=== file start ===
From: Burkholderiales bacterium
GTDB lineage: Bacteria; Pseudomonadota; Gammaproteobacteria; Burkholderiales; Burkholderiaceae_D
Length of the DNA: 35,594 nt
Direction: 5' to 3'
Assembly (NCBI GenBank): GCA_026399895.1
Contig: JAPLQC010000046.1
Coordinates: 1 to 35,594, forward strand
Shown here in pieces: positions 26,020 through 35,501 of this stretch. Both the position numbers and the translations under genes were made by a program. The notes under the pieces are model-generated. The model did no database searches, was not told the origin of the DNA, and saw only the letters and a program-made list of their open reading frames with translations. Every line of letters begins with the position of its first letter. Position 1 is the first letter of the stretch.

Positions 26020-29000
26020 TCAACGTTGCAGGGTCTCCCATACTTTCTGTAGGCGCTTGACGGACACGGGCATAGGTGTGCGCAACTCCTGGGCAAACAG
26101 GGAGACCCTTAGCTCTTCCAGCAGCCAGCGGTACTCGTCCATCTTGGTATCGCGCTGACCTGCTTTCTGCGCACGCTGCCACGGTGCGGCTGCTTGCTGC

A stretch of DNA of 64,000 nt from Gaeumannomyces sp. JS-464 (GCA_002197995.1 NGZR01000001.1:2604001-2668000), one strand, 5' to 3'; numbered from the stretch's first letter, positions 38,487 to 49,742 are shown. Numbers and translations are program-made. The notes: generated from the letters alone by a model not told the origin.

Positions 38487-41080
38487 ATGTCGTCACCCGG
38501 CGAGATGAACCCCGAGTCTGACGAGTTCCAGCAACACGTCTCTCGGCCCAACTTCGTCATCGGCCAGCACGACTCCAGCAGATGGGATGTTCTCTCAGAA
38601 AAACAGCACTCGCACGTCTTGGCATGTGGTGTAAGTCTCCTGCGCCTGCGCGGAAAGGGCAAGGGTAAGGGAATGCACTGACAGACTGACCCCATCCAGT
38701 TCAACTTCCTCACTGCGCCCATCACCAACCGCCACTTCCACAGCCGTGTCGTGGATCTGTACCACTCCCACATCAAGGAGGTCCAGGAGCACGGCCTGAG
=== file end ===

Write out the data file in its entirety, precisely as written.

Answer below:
From: Burkholderiales bacterium
GTDB lineage: Bacteria; Pseudomonadota; Gammaproteobacteria; Burkholderiales; Burkholderiaceae_D
Length of the DNA: 35,594 nt
Direction: 5' to 3'
Assembly (NCBI GenBank): GCA_026399895.1
Contig: JAPLQC010000046.1
Coordinates: 1 to 35,594, forward strand
Shown here in pieces: positions 26,020 through 35,501 of this stretch. Both the position numbers and the translations under genes were made by a program. The notes under the pieces are model-generated. The model did no database searches, was not told the origin of the DNA, and saw only the letters and a program-made list of their open reading frames with translations. Every line of letters begins with the position of its first letter. Position 1 is the first letter of the stretch.

Positions 26020-29000
26020 TCAACGTTGCAGGGTCTCCCATACTTTCTGTAGGCGCTTGACGGACACGGGCATAGGTGTGCGCAACTCCTGGGCAAACAG
26101 GGAGACCCTTAGCTCTTCCAGCAGCCAGCGGTACTCGTCCATCTTGGTATCGCGCTGACCTGCTTTCTGCGCACGCTGCCACGGTGCGGCTGCTTGCTGC

A stretch of DNA of 64,000 nt from Gaeumannomyces sp. JS-464 (GCA_002197995.1 NGZR01000001.1:2604001-2668000), one strand, 5' to 3'; numbered from the stretch's first letter, positions 38,487 to 49,742 are shown. Numbers and translations are program-made. The notes: generated from the letters alone by a model not told the origin.

Positions 38487-41080
38487 ATGTCGTCACCCGG
38501 CGAGATGAACCCCGAGTCTGACGAGTTCCAGCAACACGTCTCTCGGCCCAACTTCGTCATCGGCCAGCACGACTCCAGCAGATGGGATGTTCTCTCAGAA
38601 AAACAGCACTCGCACGTCTTGGCATGTGGTGTAAGTCTCCTGCGCCTGCGCGGAAAGGGCAAGGGTAAGGGAATGCACTGACAGACTGACCCCATCCAGT
38701 TCAACTTCCTCACTGCGCCCATCACCAACCGCCACTTCCACAGCCGTGTCGTGGATCTGTACCACTCCCACATCAAGGAGGTCCAGGAGCACGGCCTGAG